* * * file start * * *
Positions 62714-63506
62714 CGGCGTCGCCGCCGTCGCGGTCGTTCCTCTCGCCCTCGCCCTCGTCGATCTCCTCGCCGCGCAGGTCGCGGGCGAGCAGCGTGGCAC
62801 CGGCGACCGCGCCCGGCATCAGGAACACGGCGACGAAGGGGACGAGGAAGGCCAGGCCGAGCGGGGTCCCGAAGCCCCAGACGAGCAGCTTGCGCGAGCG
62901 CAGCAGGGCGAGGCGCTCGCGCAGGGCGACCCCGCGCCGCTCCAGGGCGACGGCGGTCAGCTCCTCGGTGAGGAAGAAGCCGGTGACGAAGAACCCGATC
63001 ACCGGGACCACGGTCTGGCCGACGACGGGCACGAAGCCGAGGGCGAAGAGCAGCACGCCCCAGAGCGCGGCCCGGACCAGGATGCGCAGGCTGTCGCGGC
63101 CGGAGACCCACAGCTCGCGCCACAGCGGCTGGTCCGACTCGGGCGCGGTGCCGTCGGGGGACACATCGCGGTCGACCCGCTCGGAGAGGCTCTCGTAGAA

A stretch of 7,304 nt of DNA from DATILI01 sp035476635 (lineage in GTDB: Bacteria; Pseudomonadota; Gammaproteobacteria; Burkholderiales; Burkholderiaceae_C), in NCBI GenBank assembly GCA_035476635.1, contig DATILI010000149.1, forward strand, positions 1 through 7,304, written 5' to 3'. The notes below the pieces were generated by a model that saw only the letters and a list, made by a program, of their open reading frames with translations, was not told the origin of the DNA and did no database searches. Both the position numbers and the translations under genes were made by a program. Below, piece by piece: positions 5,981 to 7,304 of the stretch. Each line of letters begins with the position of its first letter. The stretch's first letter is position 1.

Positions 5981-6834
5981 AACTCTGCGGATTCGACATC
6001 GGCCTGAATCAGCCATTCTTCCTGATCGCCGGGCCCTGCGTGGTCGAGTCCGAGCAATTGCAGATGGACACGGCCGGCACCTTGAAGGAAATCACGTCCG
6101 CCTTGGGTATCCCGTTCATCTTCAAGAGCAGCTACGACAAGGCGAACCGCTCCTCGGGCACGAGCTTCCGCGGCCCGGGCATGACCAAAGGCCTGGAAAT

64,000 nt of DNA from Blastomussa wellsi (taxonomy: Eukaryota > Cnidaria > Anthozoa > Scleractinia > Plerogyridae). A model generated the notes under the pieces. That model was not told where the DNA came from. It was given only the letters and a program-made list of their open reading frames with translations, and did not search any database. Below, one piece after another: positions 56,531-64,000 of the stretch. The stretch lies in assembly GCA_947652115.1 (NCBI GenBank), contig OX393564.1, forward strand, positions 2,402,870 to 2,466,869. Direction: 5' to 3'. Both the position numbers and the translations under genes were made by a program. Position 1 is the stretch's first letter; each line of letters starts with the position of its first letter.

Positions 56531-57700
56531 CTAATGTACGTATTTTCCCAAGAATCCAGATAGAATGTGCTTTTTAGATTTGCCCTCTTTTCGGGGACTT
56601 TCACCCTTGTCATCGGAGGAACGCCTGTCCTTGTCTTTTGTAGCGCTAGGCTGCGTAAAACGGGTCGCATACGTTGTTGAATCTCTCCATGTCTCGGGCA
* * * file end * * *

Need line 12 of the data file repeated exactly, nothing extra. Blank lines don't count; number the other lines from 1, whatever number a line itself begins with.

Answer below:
64,000 nt of DNA from Blastomussa wellsi (taxonomy: Eukaryota > Cnidaria > Anthozoa > Scleractinia > Plerogyridae). A model generated the notes under the pieces. That model was not told where the DNA came from. It was given only the letters and a program-made list of their open reading frames with translations, and did not search any database. Below, one piece after another: positions 56,531-64,000 of the stretch. The stretch lies in assembly GCA_947652115.1 (NCBI GenBank), contig OX393564.1, forward strand, positions 2,402,870 to 2,466,869. Direction: 5' to 3'. Both the position numbers and the translations under genes were made by a program. Position 1 is the stretch's first letter; each line of letters starts with the position of its first letter.